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Identification of the expression function of a vector

In order to determine whether the vector pDscFv can express functional scFv, the linker of anti-keratin scFv, pKscFv, was replaced by cloning VL and VH of pKscFv into the vector pDscFv respectively. Primers were designed according to the V-region sequence of pKscFv and appropriate restriction sites were introduced to amplify VL and VH respectively. The products were digested and then cloned into pDscFv to prepare pDKscFv. Phage antibodies were expressed and their keratin-binding activity was detected by enzyme linked immunosorbent assay (ELISA). The expression function of pDscFv was evaluated by comparing the keratin-binding activity of the products of pDKscFv with that of pKscFv.

To determine the feasibility of constructing diabodies of the vector, one pDKscFv clone was selected to prepare diabody. Its plasmids were extracted and digested with Acc III and then spontaneously ligated to shorten the linker. The products were transformed into E. coli XL1-blue to express phage antibody. The antigen-binding specificity was analyzed by ELISA. In addition, the vector was compared with the original clone.

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Construction of a primary phage antibody library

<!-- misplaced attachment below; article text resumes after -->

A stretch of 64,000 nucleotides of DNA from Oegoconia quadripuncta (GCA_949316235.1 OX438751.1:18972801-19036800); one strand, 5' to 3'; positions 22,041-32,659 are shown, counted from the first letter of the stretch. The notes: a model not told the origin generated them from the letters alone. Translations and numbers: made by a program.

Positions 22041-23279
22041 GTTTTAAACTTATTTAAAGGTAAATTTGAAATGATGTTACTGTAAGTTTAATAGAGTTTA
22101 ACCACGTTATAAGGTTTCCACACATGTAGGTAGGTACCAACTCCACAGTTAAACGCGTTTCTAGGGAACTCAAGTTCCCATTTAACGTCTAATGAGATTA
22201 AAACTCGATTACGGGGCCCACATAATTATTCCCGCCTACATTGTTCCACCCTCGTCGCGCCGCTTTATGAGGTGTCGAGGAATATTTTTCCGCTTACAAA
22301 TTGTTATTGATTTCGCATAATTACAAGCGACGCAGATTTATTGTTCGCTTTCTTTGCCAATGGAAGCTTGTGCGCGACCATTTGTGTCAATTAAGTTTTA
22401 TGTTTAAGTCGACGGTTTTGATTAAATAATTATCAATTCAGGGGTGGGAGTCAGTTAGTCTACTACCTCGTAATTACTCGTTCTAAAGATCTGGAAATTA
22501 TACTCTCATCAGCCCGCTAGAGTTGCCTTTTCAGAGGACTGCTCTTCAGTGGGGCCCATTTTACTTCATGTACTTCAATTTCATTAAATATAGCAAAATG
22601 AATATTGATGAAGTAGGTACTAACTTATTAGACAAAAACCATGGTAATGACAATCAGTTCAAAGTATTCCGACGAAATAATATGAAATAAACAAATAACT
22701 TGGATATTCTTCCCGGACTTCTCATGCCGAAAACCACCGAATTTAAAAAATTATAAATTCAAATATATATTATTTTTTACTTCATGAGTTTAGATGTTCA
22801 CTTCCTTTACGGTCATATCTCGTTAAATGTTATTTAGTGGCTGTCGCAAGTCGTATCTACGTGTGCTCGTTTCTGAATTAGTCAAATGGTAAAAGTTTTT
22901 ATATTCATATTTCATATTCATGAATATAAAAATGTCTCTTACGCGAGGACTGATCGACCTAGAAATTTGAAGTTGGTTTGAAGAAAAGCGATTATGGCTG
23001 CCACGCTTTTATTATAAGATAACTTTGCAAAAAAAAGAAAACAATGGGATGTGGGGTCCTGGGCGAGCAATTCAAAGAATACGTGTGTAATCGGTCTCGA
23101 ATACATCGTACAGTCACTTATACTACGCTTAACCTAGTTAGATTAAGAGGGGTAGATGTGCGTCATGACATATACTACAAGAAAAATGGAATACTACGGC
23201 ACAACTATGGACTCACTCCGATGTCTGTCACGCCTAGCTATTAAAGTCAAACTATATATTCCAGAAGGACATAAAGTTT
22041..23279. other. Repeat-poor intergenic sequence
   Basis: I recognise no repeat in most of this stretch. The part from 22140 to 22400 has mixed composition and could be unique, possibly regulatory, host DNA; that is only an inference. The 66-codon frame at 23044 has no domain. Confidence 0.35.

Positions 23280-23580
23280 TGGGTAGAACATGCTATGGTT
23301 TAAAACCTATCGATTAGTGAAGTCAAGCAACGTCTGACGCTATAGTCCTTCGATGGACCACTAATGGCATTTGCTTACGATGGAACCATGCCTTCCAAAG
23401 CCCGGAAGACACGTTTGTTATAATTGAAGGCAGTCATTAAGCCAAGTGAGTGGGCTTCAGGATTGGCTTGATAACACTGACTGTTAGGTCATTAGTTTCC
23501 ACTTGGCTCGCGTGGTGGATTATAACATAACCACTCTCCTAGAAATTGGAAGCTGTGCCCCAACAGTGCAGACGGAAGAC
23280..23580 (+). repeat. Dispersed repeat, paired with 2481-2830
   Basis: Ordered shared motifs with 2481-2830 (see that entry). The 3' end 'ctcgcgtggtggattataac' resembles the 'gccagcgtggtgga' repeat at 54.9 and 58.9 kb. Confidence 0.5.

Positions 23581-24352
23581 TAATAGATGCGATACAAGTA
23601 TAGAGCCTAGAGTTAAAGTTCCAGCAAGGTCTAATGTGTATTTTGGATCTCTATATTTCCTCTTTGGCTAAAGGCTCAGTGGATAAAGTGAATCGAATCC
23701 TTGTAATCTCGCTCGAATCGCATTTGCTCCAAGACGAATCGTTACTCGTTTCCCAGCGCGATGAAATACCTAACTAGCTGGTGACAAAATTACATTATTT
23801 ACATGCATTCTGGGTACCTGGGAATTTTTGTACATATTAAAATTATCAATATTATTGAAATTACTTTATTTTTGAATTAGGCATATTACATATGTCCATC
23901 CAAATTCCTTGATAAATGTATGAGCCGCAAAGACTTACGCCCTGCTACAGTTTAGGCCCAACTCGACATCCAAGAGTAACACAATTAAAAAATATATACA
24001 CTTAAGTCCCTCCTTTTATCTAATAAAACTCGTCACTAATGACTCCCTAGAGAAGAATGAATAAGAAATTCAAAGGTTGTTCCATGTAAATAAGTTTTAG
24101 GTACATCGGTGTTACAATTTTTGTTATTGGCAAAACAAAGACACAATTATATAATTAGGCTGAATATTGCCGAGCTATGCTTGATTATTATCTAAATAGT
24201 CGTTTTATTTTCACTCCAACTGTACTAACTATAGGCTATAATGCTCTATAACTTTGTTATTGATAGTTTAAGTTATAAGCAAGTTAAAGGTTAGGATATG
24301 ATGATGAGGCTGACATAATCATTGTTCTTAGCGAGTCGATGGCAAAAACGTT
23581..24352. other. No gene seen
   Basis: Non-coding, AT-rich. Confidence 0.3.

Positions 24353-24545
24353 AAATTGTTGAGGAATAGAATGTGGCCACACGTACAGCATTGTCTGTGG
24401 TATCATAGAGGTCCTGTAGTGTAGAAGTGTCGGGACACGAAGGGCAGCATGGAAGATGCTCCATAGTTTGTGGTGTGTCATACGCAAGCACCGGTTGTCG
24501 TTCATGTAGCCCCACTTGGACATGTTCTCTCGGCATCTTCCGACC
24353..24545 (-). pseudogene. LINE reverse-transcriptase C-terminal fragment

Total RNA from peripheral lymphocytes was conventionally extracted using Trizol reagent. Single-stranded cDNA was synthesized by reverse transcriptase (RT)-PCR. Light and heavy chain V-region genes were amplified by PCR with cDNA as a template. The obtained VL and VH fragments of various subgroups were subjected to nested PCR using extension primers to obtain VL' and VH' fragments containing the loxp511 sequence and Acc III restriction sites. Then VL' and VH' fragments were subjected to overlap PCR to splice the scFv gene. After isolation and purification by electrophoresis, the scFv gene was digested with BssH II+ Nhe I and cloned into the vector pDscFv. The recombinants were used to transform E. coli XL1-blue by electroporation. The bacterial suspension was diluted and spread on ampicillin-containing plates to calculate the library capacity. Most of the remaining bacteria were subcultured and rescued by helper viruses VCSM13 (PFU =1.7×1012). The bacteria were incubated at 30°C overnight. The culture supernatants were collected and then precipitated with PEG to obtain the primary phage antibody library.